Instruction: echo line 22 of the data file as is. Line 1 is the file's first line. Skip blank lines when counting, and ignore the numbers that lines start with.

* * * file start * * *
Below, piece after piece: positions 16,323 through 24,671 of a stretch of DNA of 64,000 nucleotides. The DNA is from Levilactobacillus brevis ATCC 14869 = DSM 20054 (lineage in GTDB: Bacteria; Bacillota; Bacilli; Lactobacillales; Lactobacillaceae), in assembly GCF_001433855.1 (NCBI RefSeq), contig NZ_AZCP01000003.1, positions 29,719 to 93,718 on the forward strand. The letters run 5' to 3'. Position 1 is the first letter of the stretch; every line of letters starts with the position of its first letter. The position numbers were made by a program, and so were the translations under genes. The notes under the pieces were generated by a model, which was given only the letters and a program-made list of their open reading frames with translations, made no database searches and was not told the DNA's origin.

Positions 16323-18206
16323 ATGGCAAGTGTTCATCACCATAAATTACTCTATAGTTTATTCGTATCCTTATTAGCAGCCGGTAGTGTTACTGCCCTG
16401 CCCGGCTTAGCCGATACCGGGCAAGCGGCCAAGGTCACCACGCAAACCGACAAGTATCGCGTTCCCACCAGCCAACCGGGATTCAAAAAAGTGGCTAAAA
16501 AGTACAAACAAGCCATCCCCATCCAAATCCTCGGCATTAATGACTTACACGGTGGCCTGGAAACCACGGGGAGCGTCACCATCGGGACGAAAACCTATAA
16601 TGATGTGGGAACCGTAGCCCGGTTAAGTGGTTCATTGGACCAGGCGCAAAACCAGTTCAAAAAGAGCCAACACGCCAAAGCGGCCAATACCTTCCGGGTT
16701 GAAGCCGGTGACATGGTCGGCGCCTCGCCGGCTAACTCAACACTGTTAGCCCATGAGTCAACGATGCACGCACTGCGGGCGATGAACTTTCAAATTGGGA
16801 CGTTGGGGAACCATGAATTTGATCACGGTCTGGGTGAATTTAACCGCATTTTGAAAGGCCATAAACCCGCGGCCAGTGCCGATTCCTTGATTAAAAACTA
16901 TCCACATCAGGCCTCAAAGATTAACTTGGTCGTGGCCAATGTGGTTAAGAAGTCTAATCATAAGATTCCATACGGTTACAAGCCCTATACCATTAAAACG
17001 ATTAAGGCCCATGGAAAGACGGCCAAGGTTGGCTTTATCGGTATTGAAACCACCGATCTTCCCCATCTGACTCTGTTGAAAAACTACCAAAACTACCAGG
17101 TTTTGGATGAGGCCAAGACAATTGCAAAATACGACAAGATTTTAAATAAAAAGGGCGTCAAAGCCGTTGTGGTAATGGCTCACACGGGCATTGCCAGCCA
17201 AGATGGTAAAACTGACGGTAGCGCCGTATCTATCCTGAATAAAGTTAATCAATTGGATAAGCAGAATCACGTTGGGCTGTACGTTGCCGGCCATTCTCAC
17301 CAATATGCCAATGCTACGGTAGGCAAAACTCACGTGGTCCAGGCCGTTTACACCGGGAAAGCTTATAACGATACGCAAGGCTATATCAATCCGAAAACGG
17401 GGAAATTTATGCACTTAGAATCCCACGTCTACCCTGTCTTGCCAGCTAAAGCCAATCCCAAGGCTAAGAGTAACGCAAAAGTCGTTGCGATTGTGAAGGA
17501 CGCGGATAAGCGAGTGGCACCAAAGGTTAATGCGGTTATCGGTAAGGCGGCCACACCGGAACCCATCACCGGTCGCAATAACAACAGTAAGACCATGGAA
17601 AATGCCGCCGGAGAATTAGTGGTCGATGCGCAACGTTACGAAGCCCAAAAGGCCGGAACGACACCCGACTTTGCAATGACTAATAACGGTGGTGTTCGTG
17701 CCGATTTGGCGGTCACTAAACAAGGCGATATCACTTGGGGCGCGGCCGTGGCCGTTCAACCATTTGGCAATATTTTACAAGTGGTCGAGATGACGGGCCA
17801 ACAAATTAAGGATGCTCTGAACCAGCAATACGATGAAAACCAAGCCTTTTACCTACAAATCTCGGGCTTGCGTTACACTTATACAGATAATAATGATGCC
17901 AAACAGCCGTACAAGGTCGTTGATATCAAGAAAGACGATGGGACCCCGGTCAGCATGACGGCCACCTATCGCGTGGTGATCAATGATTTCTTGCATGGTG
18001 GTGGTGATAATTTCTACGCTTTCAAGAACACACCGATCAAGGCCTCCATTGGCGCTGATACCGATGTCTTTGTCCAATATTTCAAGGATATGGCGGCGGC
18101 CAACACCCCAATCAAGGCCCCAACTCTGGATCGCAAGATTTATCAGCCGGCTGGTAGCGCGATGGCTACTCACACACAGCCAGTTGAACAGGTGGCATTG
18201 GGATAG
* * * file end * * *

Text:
18201 GGATAG